Polycystic Ovary Syndrome (PCOS) affects an estimated 10 million reproductive-aged women around the world. It is important to note that women with PCOS procedure higher amounts of male hormones than normal. This hormone imbalance can cause their body to skin menstrual cycle and makes it harder for them to get pregnant as well.
Though its exact cause remains unknown, experts believe it is a hormone-related condition that significantly affects female fertility and women’s physical and emotional health. Birth control pills and drugs for diabetes that helps to treat insulin resistance can help fix the hormone imbalance and improve symptoms. Currently, there is no known cure for PCOS but it is highly manageable. Keep in reading to learn more about them in detail.
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Polycystic syndrome or PCOS is a condition in which hormones in your body affect the childbearing years, i.e. from age 15 to 44.
It is important to note that about 2.2 to 26.7% of women in this group have PCOS.
However, it is often common for you to not know that you have PCOS. According to a study, about 70% of women with PCOS have not been diagnosed.
PCOS affects your ovaries, the reproductive organs that produce estrogen and progesterone.
These hormones help to regulate the menstrual cycle. Your ovaries also produce a small number of male hormones i.e. androgens.
The ovaries release eggs to be fertilized by a sperm.
The release of an egg each month is called ovulation. Follicle-stimulating hormone, FSH, and luteinizing hormone, LH are also produced in the pituitary glands to control ovulation.
Moreover, FHS stimulates your ovaries to produce a follicle, that is a sac that contains an egg, and then LH triggers the ovary to release a mature egg.
However, PCOS is a “syndrome” or a group of symptoms that affects your ovaries and ovulation.
It has 3 main features: Cysts in the ovaries, high levels of male hormones, and irregular or skipped periods.
It is important to note that the word ‘polycystic means ‘many cysts.
These sacs are actually follicles containing an immature egg. These eggs never mature enough to trigger ovulation.
This lack of ovulation alters the levels of estrogens, progesterone, FSH, and LH. Progesterone levels go lower than usual while androgens levels are higher than usual.
Thus, extra male hormones disrupt your menstrual cycle and you will experience fewer periods than usual.
Causes of PCOS
Doctors do not know what exactly causes PCOS, however, they believe that higher levels of male hormones in your body can prevent the ovaries from producing and making eggs normally.
Gens, insulin resistance, and inflammation are all factors that are linked to excess androgen production.
Studies indicate that PCOS runs in the families, Thus, it is more likely that many genes, not just one contribute to this condition.
Al mot 70% of women with PCOS have insulin resistance, which means that their cells cannot use insulin properly.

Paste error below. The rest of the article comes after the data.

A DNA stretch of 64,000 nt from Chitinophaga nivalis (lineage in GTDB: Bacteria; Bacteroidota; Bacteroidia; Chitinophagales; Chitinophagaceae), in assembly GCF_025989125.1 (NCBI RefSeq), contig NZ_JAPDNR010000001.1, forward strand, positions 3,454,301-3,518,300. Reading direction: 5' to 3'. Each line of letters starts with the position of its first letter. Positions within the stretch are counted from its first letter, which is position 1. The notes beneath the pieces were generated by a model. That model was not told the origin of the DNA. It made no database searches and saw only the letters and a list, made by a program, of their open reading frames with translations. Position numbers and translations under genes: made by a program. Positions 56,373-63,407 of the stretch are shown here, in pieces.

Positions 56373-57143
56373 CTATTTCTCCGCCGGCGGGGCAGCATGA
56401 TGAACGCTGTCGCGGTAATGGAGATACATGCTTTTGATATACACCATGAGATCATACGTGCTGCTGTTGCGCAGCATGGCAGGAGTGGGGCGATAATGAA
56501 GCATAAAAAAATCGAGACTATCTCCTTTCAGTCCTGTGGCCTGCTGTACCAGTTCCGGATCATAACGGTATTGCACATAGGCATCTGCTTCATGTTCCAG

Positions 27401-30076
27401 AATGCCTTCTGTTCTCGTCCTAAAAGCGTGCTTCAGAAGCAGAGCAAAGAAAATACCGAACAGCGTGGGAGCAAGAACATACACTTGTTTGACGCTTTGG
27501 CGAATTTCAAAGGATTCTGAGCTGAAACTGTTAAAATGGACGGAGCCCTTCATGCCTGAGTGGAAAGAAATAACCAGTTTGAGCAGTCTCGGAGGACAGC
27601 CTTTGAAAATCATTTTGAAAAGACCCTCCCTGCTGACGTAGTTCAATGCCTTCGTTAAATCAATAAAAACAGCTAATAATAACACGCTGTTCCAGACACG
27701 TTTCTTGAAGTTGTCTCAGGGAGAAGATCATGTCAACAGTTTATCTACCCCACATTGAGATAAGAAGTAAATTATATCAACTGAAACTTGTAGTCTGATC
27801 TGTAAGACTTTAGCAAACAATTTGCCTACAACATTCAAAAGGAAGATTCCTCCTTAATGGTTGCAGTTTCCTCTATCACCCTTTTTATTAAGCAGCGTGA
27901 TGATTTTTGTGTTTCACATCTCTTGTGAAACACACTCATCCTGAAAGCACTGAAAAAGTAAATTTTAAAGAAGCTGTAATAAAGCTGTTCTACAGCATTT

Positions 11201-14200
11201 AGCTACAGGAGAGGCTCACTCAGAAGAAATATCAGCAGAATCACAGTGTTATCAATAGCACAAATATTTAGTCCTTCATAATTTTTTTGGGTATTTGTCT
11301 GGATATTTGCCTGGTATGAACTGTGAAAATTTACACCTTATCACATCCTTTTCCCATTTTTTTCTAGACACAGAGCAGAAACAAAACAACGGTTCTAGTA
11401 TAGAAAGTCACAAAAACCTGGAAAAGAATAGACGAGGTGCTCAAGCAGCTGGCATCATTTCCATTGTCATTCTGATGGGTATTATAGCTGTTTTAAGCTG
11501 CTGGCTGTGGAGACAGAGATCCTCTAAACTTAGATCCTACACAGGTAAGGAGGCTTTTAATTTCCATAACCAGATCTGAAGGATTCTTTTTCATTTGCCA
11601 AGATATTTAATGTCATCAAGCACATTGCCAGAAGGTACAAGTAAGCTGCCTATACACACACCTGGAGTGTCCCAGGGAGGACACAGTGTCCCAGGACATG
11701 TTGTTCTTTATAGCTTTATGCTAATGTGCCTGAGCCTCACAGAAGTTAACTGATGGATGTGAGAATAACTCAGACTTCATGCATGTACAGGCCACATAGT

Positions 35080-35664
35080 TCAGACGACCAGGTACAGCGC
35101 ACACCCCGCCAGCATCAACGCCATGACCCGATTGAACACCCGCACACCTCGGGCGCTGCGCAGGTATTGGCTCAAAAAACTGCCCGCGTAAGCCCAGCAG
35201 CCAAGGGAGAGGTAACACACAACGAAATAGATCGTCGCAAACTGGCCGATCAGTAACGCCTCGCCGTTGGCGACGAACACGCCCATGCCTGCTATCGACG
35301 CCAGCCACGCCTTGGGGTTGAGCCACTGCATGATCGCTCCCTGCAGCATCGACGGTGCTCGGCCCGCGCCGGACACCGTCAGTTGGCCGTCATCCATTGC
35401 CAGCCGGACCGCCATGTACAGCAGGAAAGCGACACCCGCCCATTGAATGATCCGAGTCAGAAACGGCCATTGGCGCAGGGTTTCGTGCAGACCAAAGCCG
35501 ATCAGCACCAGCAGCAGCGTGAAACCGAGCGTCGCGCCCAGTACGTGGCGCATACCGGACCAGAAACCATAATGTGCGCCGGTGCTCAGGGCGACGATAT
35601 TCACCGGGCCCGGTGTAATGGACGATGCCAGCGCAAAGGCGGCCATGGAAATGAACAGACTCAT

Insulin is a hormone that the pancreas in your body produces.
It helps your body to use sugar from food for energy.
When the cells in your body can not use insulin, the demand for insulin in your body increases.
The pancreases, there, produce more insulin to compensate. Thus, extra insulin triggers the ovaries to produce more male hormones.
Moreover, obesity is one of the major causes of insulin resistance, Boh obesity and insulin resistance can increase your risk for type 2 diabetes as well.
If you have PCOS, you will have increasing levels of inflammation in your body.
Being overweight can also contribute to inflammation. Studies suggest that excess inflammation is linked to higher androgen levels.
Common Symptoms of PCOS
In some cases, you might be one of those women who observe symptoms around the time of their first period.
However, others discover that they are gaining a lot of weight or they are having trouble getting pregnant.
The most common symptoms of PCOS are as follows:
Irregular Periods: A lack of ovulation prevents the uterine lining from shedding every month.
In some cases, you might get fewer than 8 periods a year or none at all.
Heavy Bleeding: The uterine lining builds up for a longer period of time, so the periods you get can be heavier than normal.
Hair Growth: In most cases, women with PCOS grow hair on their face and body, including their back, belly, and chest.
Thus, excess hair growth or hirsutism is also one of the symptoms of PCOS.
Acne: Male hormones can make your skin oiler than usual. This can cause breakouts in areas like the face, chest, and upper back.
Weight Gain: Almost 80% of women with PCOS are overweight or have obesity.
Male Pattern Baldness: Hair on your scalp can become thinner and may also fall out.
Darkening of the Skin: Dark patches on your skin can form especially in body creases like those of the neck, in the groin, and under the breasts.
Headaches: Hormonal changes can trigger headaches in some cases.
PCOS Affecting your Body
Having higher levels of androgen levels can affect your fertility and other aspects of health.
These are as follows:
Infertility: In order to conceive, you have to ovulate.
However, if you do not ovulate regularly and will not release as many eggs to be fertilized. Moreover, PCOS is one of the leading causes of PCOS in women.
Metabolic Syndrome: Almost 80% of women with PCOS are overweight or have obesity.